300 Miles to Go, Part I

Man, it’s been a long journey.

We started in August, talking about the idea of launching back out into full-time ministry. It’s been three years and I got really hurt last time. But we both knew the timing was right. I remember sitting on the couch at our house one evening and Kelley asking, “When do we consider this a real possibility?” I couldn’t believe she’d just said that. I’d been resistant before but the timing of her question couldn’t have been more divine.

For awhile I’d been feeling the tug to rejoin the path I’d left a few years back. I knew this could be a big risk. I kept thinking, “Not only is there the pain of past experiences but now I have a family that I’ll cast into this and only God knows where we’ll have to move.”

We talked off and on for the next few days about our options. I pulled out my resume. Added some new experiences to it and posted it to a couple of church job websites. Within a week we had half a dozen promising prospects.

Not a single one of them in Birmingham.

Before too long, three job options began to emerge that we wanted to pursue.

Seattle. Huntsville. North Carolina.

The one in Seattle seemed so exciting and we were convinced we’d be moving our family across the continent. That was a hard idea to stomach but it was a very electrifying prospect. They are a very large Christian resource publisher and I was being considered to write their training curriculum. A couple of interviews later and I received a gracious letter from them to let me know they had chosen another candidate.

We’d been talking (really emailing) the churches in Huntsville and North Carolina to try and setup conversations, possibly even visits if/when the timing was right. These emails and conversations went at a slow but rhythmically predictable pace. We had been at this with a goal of knowing where we’d be placed by Thanksgiving 2009. We had a couple of opportunities to visit with one church and spend an extended amount of time on the phone with the other and started to really get the sense that both of these places were involved in some really spectacular work.

All the while, we knew we needed to get our houses ready to sell (remember, Kelley bought a townhouse before we started dating and after we were married we began renting out). We’d asked a real estate agent we knew to help us sell the townhouse.

We got nowhere.

So, for our house we turned to our good friend, Social Networking. We posted on Craigslist, facebook, Oodle and our own personal website and by the afternoon we had record-interested buyers. We had the pitfalls of some scammers, too, causing us a little bit of chaos and aggravation. Thankfully, we were quickly able to squash them and keep moving ahead. We just knew that with the housing sales still in the crapper, we had to generate some quick interest that would stand out from the other houses on the market in our neighborhood and turn our house around fast.

As most of you may remember, during this time Rosie had been admitted to Children’s Hospital for more than a week, Christmas was only days away and the new year was quickly approaching. This was not a calm stretch of weeks for us. This Holiday season was a little bit busier than others in the past had been. Add to that the stress of not knowing where we’d live once we finally sold – or rented – or leased – our house.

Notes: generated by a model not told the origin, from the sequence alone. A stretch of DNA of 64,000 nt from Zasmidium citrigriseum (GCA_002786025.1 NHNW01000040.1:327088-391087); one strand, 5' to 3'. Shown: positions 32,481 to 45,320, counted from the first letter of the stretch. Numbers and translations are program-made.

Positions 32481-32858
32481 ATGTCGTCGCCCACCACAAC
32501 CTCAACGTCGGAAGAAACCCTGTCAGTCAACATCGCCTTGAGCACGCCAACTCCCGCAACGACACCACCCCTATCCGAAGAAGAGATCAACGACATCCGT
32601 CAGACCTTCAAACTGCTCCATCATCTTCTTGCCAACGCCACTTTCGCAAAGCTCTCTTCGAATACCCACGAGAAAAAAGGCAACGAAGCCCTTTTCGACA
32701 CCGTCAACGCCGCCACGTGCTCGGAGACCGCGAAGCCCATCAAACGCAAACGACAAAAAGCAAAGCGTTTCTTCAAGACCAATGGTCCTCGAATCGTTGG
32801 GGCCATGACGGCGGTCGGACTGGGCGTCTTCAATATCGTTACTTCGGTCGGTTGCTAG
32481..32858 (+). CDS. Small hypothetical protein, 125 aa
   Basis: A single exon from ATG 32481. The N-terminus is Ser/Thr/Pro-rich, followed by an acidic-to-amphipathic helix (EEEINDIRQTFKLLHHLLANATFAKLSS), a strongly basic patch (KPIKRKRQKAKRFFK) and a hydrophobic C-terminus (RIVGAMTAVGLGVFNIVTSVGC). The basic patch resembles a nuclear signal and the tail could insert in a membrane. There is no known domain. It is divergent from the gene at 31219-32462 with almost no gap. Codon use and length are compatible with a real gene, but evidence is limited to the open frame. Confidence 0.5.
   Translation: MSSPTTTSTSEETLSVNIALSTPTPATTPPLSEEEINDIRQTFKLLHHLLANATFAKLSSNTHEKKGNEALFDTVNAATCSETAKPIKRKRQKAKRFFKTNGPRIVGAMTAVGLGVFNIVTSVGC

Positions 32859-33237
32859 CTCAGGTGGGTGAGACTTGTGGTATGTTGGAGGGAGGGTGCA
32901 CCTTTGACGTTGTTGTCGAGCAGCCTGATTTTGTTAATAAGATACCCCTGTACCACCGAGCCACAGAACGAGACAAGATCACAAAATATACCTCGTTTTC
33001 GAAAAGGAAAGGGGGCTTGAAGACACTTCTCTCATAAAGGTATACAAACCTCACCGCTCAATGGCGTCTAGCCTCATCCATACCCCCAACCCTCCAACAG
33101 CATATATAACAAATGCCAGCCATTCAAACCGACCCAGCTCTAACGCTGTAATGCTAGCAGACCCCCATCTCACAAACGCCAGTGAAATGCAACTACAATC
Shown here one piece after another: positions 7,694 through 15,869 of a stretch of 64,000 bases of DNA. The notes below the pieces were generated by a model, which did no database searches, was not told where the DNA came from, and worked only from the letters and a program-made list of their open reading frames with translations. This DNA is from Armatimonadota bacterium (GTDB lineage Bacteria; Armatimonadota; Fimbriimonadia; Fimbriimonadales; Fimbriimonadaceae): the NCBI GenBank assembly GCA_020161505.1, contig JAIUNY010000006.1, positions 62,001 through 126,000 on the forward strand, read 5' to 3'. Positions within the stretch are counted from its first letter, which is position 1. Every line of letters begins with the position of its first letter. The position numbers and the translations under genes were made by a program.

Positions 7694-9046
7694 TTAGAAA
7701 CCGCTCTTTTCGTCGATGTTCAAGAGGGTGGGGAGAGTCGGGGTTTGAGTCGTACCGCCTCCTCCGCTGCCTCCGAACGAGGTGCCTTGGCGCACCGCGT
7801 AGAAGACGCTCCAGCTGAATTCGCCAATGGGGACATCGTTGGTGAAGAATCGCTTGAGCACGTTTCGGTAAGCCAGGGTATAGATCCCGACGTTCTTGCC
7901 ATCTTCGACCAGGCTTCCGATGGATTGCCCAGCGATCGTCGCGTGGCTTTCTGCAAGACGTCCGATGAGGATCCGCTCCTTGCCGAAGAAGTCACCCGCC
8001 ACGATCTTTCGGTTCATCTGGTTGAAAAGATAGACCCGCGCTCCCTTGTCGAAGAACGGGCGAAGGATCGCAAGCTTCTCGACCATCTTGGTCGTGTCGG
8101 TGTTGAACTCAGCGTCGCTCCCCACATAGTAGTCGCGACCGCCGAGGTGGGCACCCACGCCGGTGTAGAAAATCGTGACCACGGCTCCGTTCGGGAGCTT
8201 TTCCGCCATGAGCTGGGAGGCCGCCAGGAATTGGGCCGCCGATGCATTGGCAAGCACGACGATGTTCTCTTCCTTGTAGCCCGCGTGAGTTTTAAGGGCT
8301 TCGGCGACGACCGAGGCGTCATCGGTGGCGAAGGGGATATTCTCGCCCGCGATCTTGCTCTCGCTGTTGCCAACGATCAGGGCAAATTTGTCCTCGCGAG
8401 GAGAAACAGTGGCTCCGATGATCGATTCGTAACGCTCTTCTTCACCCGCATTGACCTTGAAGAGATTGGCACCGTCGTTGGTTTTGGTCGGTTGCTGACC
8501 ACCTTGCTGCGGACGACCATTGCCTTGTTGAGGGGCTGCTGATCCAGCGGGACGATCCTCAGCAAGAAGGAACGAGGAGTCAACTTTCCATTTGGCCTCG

Our plan was to move into the townhouse and live out of our luggage until we knew what direction we’d be heading with these job prospects. Sometime mid-January just before we were heading up for another visit with one of the prospective churches, we signed the lease to our house with the new family moving in February 1. As we were traveling, our agent called to tell us that someone was interested in purchasing our townhouse.

Guess when she wanted to close…

Yep. February 1.

There goes our plan for living at the townhouse. Looks like we’re piling in with Kelley’s folks. Gonna be a tight fit. But hey, saves us lots of money. Still living out of a suitcase, though.

In light of the way God seemed to be working things out, I laughingly told Kelley that I expected to hear from one or both of the churches on February 1.

Meanwhile, we ordered a POD to begin packing up our things to make room for the new family moving into our house. We submitted the order to have it delivered on Thursday. But sovereignly, early Tuesday morning, we were awakened to repeated rings of the doorbell. I threw on clothes and went to the door to find a large 16’ container being dropped off in our driveway. Earlier than we were prepared for but it would turn out in our favor, having two extra days for packing. It’s amazing how our 1500 square foot house fit into such a small space; and humbling to realize that all our earthly possessions are in a little box that is half the size of our garage.

After the final walk-through we said goodbye to the house of all our family memories to date. We were married at this house. We brought our babies home to this house. We celebrated Eli’s adoption here.

Birthdays. Baptisms. Lots of firsts.

It was hard to now see this house so empty after leaving us so full.